Something In The Air Pt. II: Providence Civic Center
With fall tour rapidly approaching, it seems appropriate to start looking at some of the venues Phish will be visiting along the way. As soon as fall tour rumors began to spread, the October 22 show at the Dunkin Donuts Center (formerly the Providence Civic Center) in Rhode Island quickly caught the eye of many fans. The venue carries a deep musical history that includes a long list Rock Hall of Fame of performers that seems to inspire Phish whenever they take the stage there. As a result, this destination has become one of the most anticipated tour stops on the upcoming fall tour, and I predict it to live-up to these expectations (Part I of this article was posted just weeks before the two-night run in Camden this summer).
Three of Phish’s visits to the venue have been officially released, and are among some of the band’s finest performances to date – these being the 12.29.94 show featuring the monstrous second set “Bowie,” and the two night Island Tour run from ’98 (with far too many highlights to mention). But those who are familiar with the visits from ’95 and ’99 as well, will be able to draw the connection that Phish has simply never performed a bad or even an average show in this venue. Like Camden, Phish taps into some unknown cosmic energy in Providence that allows them to journey deep into psychedelic territory.
However, Phish is not alone in realizing this powerful energy that permeates from the PCC’s walls. The Dead have also managed to discover the same source on more than one occasion. I find it to be no coincidence that the Dead have a segment included on an official release from this venue (Dick’s Picks 12), and another show that contains a “best ever” version (along with many other memorable visits).
I’ve chosen some highlight moments from both the Dead and Phish’s past performances at the Providence Civic Center that span the course of 36 years. These examples show the bands in heightened improvisational states, resulting in some top-notch jams. (audio to come shortly…)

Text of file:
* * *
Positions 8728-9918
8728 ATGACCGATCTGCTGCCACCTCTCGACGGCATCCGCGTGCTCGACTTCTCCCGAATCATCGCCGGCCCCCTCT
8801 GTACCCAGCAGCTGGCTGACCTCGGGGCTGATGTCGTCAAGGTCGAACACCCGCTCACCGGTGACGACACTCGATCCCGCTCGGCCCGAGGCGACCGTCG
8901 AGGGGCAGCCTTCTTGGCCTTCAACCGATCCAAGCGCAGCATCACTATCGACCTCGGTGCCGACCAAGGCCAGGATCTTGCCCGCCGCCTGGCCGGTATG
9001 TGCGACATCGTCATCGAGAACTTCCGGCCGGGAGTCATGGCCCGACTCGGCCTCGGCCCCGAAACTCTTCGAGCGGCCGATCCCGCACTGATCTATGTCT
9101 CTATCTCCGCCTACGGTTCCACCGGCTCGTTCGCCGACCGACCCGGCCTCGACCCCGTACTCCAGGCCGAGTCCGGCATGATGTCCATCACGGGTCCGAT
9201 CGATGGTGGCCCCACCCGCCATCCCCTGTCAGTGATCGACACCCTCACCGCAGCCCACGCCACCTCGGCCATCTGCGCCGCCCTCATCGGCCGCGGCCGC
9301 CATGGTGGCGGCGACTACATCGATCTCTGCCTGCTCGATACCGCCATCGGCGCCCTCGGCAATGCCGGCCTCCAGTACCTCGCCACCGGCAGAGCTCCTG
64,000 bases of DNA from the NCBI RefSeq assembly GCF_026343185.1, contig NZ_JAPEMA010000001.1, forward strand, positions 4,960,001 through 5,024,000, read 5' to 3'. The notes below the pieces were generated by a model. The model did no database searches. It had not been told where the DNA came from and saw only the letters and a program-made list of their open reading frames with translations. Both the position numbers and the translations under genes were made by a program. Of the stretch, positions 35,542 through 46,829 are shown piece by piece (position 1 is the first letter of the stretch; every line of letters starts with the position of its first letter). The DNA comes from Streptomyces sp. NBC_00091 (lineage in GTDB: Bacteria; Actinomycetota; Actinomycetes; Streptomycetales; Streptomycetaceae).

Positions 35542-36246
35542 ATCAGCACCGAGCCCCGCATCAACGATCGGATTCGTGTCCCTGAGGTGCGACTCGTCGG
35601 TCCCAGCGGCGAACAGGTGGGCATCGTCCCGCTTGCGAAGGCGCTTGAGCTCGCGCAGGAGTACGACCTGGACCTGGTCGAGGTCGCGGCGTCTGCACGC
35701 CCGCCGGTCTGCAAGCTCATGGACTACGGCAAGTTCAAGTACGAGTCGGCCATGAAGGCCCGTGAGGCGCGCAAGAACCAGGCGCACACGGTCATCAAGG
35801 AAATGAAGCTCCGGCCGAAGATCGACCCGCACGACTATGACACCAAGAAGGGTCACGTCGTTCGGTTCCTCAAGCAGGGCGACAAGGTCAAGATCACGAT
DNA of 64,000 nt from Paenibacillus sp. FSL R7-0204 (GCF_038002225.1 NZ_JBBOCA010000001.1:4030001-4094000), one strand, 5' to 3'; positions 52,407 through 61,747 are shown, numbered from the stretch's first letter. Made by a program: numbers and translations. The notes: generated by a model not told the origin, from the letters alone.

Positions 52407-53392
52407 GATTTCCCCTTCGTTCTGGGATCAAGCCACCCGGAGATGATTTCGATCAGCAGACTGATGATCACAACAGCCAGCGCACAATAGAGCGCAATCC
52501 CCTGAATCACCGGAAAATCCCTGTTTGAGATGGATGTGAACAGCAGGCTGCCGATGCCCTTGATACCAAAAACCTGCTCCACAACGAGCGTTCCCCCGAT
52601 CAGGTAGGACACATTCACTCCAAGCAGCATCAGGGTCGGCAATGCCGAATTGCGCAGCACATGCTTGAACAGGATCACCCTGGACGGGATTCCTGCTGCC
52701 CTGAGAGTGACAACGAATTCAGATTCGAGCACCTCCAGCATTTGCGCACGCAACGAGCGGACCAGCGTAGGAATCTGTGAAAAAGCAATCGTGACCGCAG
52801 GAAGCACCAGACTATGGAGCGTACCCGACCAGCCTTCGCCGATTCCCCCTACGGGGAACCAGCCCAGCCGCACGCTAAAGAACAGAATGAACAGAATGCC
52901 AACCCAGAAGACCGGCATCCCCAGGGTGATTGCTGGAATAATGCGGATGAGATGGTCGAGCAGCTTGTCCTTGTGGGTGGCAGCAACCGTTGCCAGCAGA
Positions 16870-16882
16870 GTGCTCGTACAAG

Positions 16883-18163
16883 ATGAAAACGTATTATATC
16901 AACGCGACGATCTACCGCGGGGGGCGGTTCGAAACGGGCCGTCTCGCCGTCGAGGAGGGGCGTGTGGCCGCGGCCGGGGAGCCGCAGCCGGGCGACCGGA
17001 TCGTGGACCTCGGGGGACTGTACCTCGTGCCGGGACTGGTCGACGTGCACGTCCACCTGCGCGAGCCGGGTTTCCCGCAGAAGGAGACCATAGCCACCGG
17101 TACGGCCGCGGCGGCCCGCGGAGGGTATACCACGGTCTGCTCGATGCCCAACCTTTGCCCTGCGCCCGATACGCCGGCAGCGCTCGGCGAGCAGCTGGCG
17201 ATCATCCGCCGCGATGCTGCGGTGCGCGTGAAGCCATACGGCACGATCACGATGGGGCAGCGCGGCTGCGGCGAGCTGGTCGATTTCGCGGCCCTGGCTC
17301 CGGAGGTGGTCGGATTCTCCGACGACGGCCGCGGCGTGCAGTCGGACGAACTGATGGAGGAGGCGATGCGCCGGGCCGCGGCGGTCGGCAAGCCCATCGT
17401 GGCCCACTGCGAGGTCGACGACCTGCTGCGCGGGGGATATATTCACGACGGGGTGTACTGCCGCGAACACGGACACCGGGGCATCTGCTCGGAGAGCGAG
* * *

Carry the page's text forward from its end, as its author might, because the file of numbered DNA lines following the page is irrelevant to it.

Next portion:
1. “David Bowie” 12.29.94
Nearly 35 minutes of pure magic unfolds in this quintessential Phish jam. From the opening note of the “Digital Delay Loop” that precedes the intro to the roaring finish, this jam contains everything that one could ask for.
2. “Jam” > “China Cat Sunflower” >”I Know You Rider“(6.26.74)
Featured on Dick’s Picks 12, this segment is stunningly beautiful. The opening jam delicately eases its way into “China Cat” which blossoms into another sublime jam prior to the lyrics. Here we have an incredible recording by the legendary Jerry Moore that perfectly captures the Wall of Sound in all its glory.
3. “Birds of a Feather” > “2001” > “Brother” (4.4.98)
The highlight from Phish’s first night in Providence on the Island Tour in ’98. An early, but exploratory, “Birds” leads into one of the best versions of “2001″ ever played and is followed by a deeply psychedelic “Brother” (three “best ever” versions). This combination served as one of the top highlights from Phish’s much-loved Island Tour.
4. “Down With Disease” (12.12.95)
A classic from December ’95. Trey reels the band in toward a collective bluesy-funk theme that sends the jam on an extended psychedelic journey. The jam continues to balance itself between several darker themes and the blues-funk groove from which it emerged.
5. “Let It Grow” (5.14.78)
While length rarely determines quality, this “Let It Grow” is among the longest versions ever performed, but also the best. As the jam begins, the band locks in on charging groove that propels Jerry’s flurry of guitar acrobatics. This is one of those jams that requires your full attention – there’s so much going on. I suggest turning it up loud allowing the music fill to the air.
6. “Oh Kee Pah Ceremony” > “YEM” (4.5.98)
Every Phish fan knows the power an opener can bring to a show. This opening combination from the final night of the Island Tour was no exception. On the last of four nights in the Islands, the band had fully realized a new form of cosmic-funk allowing them to reach higher levels of musical discovery.
7. “Piper” (12.13.99)
This is one of those classic effect-driven ’99 jams where Fishman is at his best – gliding above the groove and perfectly locked in with Mike and Trey’s playing. A fan in the taper section yells “Yeah!” just as the band begins to dig into a dark funk-groove. The band comes together in a King Sunny Aide style moment where it seems all four musicians are working to produce a single collective sound. The drums carry the jam through modulations in volume and tempo, with syncopation being the element allowing tension to build. Trey’s use of loops, as well as the the “reverse” effect, are in full-force, aiding the band’s soaring trance-like sound.